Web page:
Wilders was charged with speaking words and producing images that were discriminatory toward Muslims, and that insult and incite hatred against Muslims. Such speech is criminal in the Netherlands, as it is throughout Europe, which teems with defiantly non-assimilating Muslims and which has responded to the resulting cultural confrontation with the societal surrender known as political correctness. That the things Wilders has said may be true made no difference in the case. It is immaterial whether the bracing opinions he has expressed are grounded in fact, or that the success of a free society hinges on its being an informed society. Wilders, says the prosecution, was guilty simply for saying these things. In the new West, we are unconcerned with the pathologies that besiege us. But those who call our attention to the pathologies — who dare to puncture our "religion of peace" fantasy — must be quelled. After all, they may get Muslims upset, and you know what happens when Muslims get upset.
Here in America, I can still write the last part of that last sentence — for now. But maybe not for long, if President Obama has anything to say about it. Last spring, the administration joined with the Organization of the Islamic Conference (OIC) to propose a United Nations resolution that condemns "negative stereotyping of religions." The resolution exhorts all nations to take "effective measures" to "address and combat" incidents involving "any advocacy of … religious hatred" that could be construed as an "incitement" not just to "violence" but to any form of "discrimination," or even to mere "hostility."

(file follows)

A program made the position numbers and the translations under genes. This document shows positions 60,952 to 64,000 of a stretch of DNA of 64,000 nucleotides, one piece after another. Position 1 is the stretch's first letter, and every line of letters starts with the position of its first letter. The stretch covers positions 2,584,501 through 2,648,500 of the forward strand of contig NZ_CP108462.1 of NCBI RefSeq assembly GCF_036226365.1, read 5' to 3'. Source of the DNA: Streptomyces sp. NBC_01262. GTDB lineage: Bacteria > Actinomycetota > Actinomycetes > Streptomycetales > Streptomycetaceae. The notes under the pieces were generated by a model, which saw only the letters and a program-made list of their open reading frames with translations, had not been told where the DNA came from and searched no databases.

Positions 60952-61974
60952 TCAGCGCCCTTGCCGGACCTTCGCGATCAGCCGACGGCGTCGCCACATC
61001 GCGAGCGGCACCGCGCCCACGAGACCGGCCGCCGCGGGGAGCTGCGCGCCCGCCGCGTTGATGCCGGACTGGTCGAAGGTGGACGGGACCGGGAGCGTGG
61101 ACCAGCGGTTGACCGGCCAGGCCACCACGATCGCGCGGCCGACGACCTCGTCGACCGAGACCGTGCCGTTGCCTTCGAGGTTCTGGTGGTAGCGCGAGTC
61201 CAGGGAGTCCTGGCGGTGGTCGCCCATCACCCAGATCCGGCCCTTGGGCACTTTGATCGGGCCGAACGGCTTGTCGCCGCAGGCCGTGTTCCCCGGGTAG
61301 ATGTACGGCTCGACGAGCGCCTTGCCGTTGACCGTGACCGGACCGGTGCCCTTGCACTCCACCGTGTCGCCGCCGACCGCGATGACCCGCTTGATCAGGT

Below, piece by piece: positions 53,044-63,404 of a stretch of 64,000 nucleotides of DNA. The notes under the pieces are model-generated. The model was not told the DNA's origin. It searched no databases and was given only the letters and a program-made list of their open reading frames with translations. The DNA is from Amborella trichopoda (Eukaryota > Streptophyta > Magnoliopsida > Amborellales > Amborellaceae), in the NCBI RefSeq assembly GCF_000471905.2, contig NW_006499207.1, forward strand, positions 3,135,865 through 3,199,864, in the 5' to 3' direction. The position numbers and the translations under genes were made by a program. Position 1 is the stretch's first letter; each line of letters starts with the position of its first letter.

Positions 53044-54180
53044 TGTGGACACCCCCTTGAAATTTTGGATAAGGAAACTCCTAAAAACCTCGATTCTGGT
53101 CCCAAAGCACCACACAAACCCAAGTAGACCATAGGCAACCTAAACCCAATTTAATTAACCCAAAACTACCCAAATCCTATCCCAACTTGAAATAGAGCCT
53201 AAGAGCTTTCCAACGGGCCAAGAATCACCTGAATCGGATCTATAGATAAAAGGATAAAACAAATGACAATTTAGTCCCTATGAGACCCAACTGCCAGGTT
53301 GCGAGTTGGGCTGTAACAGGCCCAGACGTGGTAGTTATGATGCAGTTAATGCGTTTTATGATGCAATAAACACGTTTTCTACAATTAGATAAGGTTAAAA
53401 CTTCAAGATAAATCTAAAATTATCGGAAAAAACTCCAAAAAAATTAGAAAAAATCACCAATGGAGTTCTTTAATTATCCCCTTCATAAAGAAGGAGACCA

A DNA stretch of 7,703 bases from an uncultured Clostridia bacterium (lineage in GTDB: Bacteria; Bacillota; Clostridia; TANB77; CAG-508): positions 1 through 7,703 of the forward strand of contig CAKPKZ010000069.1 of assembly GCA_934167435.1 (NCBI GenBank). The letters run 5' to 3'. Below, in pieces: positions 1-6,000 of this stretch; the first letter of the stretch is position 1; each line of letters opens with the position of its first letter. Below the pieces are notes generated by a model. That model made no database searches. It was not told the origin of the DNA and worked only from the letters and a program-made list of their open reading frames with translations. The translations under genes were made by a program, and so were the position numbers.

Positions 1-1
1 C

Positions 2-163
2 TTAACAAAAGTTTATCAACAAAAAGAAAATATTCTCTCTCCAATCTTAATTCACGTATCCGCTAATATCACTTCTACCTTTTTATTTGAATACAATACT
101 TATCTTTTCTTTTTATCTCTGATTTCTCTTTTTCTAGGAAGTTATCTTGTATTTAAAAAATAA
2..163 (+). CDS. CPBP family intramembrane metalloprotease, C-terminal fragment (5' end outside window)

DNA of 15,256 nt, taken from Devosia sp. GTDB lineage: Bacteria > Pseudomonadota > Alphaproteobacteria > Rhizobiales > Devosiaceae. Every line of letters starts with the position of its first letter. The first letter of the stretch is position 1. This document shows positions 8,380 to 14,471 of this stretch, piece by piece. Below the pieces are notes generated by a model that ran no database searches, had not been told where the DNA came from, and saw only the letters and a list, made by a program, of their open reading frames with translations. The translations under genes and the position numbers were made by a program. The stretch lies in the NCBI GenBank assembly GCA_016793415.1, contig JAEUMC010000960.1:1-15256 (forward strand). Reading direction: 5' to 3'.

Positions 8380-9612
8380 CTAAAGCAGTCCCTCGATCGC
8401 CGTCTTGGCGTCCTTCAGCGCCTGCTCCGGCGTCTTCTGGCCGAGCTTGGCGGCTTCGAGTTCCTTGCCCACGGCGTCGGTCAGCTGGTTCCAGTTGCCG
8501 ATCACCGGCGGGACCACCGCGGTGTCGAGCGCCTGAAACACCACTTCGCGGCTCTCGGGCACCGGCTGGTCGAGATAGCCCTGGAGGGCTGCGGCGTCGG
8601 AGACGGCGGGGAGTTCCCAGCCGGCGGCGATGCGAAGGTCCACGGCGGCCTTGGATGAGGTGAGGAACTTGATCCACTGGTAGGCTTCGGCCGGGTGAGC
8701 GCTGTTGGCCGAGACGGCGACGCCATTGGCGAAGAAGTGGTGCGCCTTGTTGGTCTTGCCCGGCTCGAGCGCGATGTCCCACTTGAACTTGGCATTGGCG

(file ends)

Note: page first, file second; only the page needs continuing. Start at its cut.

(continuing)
We needn't worry about that here, you tell yourself. We've got the First Amendment. Don't be so sure. The anti-hostility resolution states that the "effective measures" it urges are compelled by each nation's "obligations under international human-rights law." When we look at one source of such law, the International Covenant on Civil and Political Rights (foolishly ratified by the first President Bush, after U.S. Senate consent, in 1992), we find — nearly verbatim in Article 20 — the same speech-suffocating standard proposed by Obama and the OIC: "Any advocacy of national, racial or religious hatred that constitutes incitement to discrimination, hostility or violence shall be prohibited by law."